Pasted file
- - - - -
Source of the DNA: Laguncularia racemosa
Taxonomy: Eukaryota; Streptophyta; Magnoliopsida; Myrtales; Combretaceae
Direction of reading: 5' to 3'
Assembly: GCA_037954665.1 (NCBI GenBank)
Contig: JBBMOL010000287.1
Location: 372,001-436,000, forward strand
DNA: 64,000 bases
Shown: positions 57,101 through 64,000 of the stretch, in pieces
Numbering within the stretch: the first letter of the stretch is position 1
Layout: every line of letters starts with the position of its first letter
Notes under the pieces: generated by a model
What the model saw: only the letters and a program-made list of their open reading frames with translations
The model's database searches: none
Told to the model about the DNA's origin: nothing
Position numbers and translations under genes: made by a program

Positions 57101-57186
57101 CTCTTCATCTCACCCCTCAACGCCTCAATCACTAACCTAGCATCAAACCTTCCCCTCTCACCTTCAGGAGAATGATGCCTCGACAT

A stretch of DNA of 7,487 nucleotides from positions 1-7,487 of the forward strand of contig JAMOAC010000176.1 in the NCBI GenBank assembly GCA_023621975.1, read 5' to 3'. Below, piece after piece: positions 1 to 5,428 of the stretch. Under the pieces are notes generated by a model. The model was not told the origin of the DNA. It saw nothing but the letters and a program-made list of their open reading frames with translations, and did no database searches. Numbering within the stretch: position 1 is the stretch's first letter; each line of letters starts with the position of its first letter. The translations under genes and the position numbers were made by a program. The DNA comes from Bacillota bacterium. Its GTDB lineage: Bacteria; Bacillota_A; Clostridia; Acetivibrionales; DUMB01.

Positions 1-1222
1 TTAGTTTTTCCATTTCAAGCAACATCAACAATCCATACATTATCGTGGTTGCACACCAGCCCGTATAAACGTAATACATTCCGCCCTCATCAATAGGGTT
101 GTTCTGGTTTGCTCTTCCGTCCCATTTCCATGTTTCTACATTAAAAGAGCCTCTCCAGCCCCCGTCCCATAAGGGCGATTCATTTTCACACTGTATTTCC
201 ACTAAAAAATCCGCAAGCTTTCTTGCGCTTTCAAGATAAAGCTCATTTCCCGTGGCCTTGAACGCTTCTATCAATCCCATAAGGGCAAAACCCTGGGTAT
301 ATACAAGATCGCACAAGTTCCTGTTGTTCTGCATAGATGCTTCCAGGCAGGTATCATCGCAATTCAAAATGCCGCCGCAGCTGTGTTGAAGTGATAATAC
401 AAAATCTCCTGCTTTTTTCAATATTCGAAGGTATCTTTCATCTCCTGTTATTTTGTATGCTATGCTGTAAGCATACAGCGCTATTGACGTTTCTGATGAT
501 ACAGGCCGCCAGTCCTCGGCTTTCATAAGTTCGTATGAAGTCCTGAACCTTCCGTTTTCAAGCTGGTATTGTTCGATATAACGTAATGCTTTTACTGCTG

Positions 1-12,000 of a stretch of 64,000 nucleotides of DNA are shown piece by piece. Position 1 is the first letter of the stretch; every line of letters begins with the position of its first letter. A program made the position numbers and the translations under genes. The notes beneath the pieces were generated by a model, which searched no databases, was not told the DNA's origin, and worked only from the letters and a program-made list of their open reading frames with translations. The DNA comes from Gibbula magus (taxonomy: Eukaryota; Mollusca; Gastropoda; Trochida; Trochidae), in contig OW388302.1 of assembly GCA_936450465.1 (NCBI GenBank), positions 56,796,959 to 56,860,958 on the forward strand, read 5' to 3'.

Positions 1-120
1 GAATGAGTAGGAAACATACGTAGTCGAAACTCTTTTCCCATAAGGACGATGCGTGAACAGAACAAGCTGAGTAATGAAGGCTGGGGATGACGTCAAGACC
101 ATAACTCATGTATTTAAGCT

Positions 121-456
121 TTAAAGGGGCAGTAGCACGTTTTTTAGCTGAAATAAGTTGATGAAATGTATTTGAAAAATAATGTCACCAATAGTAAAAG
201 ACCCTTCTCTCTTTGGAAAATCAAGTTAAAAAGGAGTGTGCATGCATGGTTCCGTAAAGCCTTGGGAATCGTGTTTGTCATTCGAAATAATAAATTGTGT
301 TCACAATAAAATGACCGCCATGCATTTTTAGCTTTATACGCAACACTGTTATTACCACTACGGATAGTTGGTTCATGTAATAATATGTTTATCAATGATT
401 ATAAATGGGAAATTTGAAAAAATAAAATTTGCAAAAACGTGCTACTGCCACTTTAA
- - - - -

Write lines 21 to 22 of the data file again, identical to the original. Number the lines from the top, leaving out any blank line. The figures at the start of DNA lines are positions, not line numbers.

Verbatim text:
101 GTTCTGGTTTGCTCTTCCGTCCCATTTCCATGTTTCTACATTAAAAGAGCCTCTCCAGCCCCCGTCCCATAAGGGCGATTCATTTTCACACTGTATTTCC
201 ACTAAAAAATCCGCAAGCTTTCTTGCGCTTTCAAGATAAAGCTCATTTCCCGTGGCCTTGAACGCTTCTATCAATCCCATAAGGGCAAAACCCTGGGTAT